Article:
The US ‘s international trade objective may see AUD underperform, but it would need commodity prices to fall off the ledge for a more profound move below the fundamental .7500 level.But the reality is that Trumps Tariff on metal prices could hike commodity prices.

And while the Aussie is running into some severe headwinds from the weaker than expected China PMI’s, the hic-ups are most likely due to seasonal factors so it’s far too early to downgrade China’s economic growth which should continue to drive commodity prices higher.

Interest rate differential is having little effect on currencies, so we look for commodity prices and the broader US dollar narrative to drive local sentiment

The Aussie should remain well supported by 75-76 via global commodity prices while a  move above 80 will be fleeting due to the contrary and negative domestic economic impact the backwards-looking economic data will show from the effect of a stronger A$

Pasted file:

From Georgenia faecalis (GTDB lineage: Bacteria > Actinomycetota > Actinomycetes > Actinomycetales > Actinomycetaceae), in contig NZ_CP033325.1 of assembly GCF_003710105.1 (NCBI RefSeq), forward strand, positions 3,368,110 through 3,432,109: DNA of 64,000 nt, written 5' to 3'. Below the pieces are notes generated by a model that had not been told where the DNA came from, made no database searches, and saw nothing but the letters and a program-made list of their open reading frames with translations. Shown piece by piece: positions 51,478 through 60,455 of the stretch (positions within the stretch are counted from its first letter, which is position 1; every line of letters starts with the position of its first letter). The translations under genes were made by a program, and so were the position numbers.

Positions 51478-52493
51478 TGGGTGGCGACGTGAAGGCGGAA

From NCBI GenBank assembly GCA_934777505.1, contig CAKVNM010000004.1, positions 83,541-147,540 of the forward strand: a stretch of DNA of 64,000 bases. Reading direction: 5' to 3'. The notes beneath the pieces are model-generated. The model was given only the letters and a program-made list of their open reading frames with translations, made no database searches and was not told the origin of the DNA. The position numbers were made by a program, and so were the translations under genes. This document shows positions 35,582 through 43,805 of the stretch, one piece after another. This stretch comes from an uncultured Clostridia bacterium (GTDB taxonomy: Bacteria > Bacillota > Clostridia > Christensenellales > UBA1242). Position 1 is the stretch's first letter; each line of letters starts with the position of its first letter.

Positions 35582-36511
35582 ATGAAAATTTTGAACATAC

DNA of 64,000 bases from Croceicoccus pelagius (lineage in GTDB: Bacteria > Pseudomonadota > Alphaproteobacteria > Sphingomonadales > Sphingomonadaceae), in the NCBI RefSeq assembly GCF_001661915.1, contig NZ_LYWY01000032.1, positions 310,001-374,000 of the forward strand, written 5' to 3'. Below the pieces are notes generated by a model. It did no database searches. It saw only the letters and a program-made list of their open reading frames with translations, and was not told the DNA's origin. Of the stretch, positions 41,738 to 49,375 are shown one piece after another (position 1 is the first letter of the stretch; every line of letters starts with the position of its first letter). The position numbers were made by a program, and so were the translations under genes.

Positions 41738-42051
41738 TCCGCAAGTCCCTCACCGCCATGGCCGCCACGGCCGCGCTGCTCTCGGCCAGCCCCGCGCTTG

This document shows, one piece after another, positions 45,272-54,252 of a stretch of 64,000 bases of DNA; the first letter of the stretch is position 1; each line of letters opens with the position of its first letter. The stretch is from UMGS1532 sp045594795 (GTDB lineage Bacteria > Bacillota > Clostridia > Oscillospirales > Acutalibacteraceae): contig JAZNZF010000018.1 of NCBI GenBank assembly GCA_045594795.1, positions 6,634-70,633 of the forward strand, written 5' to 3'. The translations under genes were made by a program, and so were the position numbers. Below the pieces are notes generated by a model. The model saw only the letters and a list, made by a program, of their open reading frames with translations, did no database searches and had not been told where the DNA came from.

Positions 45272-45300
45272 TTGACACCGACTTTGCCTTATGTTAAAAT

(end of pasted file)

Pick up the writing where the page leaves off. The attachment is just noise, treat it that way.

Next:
If you are looking for downside exposure on a commodity block trade, short CADJPY beckons.

The Canadian Dollar

If Trump emphatically holds firm, Steel  Tariffs will all but derail NAFTA talks and given that this will throw longstanding homogenous cross-border trade upside down, CAD is the most vulnerable G-10  currency to Trump’s tariff torpedo. Given the lack of enthusiasm over the latest GDP prints, while expecting the BoC to err dovish given the recent consumer data and US trade intentions, the market will be looking to build short CADJPY positions as trade war rhetoric escalates.

Before everyone maxes out on short CADJPY, it could be a ruse and little more than a trial balloon to gauge the equity market reaction, maybe wishful thinking).


Asia FX

The Chinese Yuan 

In China, the first plenary of the National People’s Congress( NPC)  will be held, with significant state positions to be elected and the all-important ‘term-limit’ motion to be voted on.But the markets will remain overly focused on the global trade dynamics in the wake of Trump’s tariff shocker. And both the CNY and USD will be the dominant focus this week given that the escalation of protectionist rhetoric. The mainland can stop this trade war rise dead in its tracks by releasing a symbolic a peace dove in the form of a lower tariff on imports from the US.  Will the NPC provide the platform to offer this olive branch, only time will tell? With that in mind, reports are circulating that China is seeking high levels of meeting with the US to defuse trade tensions.